The Government is delivering on its promise to end hallway health care by taking urgent action to expand access to long-term care, reduce the strain on the health care system in advance of the upcoming flu season and work with front line health care professionals and other experts to transform the province’s health care system.
Today, Premier Doug Ford and Christine Elliott, Deputy Premier and Minister of Health and Long-Term Care, announced that Ontario is moving forward with building 6,000 new long-term care beds across Ontario. These 6,000 new long-term care beds represent the first wave of more than 15,000 new long-term care beds that the government has committed to build over the next 5 years.
As an immediate measure, Ford and Elliott also announced that Ontario will create over 640 new beds and spaces and continue funding beds and spaces already operating in the hospital and community sectors across Ontario to help communities prepare for the surge that accompanies the upcoming flu season.
These actions will ease pressure on hospitals, help doctors and nurses work more efficiently, and provide better, faster health care for patients and their families.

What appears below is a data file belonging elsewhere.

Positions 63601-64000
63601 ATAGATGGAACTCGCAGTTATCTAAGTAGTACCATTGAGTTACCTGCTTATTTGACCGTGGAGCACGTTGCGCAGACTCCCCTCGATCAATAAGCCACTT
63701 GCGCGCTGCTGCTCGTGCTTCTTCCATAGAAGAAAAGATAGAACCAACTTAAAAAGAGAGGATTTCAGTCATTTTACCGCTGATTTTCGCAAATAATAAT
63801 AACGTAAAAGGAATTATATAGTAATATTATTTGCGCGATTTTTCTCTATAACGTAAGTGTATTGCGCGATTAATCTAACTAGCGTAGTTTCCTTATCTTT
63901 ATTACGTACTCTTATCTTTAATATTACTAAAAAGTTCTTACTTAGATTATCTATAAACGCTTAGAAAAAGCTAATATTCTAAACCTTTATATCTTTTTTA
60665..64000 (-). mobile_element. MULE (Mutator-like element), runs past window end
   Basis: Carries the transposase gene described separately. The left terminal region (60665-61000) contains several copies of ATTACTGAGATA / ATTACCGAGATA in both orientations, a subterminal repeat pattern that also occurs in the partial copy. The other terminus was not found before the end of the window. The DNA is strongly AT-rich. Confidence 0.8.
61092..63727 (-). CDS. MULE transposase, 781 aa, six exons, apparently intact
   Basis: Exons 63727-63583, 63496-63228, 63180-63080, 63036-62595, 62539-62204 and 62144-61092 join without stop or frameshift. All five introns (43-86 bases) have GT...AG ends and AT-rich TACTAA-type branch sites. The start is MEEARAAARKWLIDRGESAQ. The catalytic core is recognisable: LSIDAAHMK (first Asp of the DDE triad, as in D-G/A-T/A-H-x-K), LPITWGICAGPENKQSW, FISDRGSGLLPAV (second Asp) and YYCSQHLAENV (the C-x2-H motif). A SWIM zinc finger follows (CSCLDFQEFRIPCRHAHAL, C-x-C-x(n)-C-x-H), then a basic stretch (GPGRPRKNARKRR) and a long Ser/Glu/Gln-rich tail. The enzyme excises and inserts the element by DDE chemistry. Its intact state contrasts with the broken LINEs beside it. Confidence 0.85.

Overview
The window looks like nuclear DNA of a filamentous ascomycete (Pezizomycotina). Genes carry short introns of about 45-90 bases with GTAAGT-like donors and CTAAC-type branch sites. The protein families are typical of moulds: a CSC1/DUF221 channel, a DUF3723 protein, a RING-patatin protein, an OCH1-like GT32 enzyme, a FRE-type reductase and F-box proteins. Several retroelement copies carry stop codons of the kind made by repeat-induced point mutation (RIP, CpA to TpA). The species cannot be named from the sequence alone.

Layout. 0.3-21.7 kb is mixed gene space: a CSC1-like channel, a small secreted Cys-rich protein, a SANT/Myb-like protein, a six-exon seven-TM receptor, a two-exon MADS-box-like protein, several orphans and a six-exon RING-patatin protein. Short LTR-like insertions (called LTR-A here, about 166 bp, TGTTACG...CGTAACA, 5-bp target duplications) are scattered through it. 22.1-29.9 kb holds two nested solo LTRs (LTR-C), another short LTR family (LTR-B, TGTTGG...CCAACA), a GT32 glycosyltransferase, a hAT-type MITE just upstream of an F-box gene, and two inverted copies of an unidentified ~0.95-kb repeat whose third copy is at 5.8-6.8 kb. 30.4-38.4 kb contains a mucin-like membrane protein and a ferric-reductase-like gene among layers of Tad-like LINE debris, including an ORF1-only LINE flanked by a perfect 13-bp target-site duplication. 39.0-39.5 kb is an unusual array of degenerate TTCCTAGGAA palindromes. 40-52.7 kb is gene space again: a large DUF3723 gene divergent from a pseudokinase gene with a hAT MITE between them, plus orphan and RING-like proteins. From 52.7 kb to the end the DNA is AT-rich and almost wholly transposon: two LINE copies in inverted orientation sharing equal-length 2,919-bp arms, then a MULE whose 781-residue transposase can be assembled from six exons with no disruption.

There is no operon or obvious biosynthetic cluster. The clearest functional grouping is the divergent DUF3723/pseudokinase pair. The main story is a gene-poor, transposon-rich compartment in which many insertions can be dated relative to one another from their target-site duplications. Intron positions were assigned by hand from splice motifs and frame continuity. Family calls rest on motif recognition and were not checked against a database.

Ford and Elliott made their announcement at the inaugural meeting of the Premier’s Council on Improving Healthcare and Ending Hallway Medicine. Under the leadership of Dr. Rueben Devlin, the Council will recommend strategic priorities and actions to improve Ontario’s health outcomes and improve patient satisfaction, while making Ontario’s health care system more efficient.
The additional $90 million investment to address hallway medicine will create over 640 new beds and spaces and continue funding beds and spaces already operating in the hospital and community sectors, including:
- Sinai Health System – Bridgepoint
- North Bay Regional Health Centre
- Thunder Bay Regional Health Sciences Centre and Hogarth Riverview Manor
- Pine Villa
- Cooksville Care Centre
- Humber River Hospital – Church Street site
Some facilities will receive additional funding immediately to address current capacity
pressures and the remaining will receive funding in the fall/winter for flu season.
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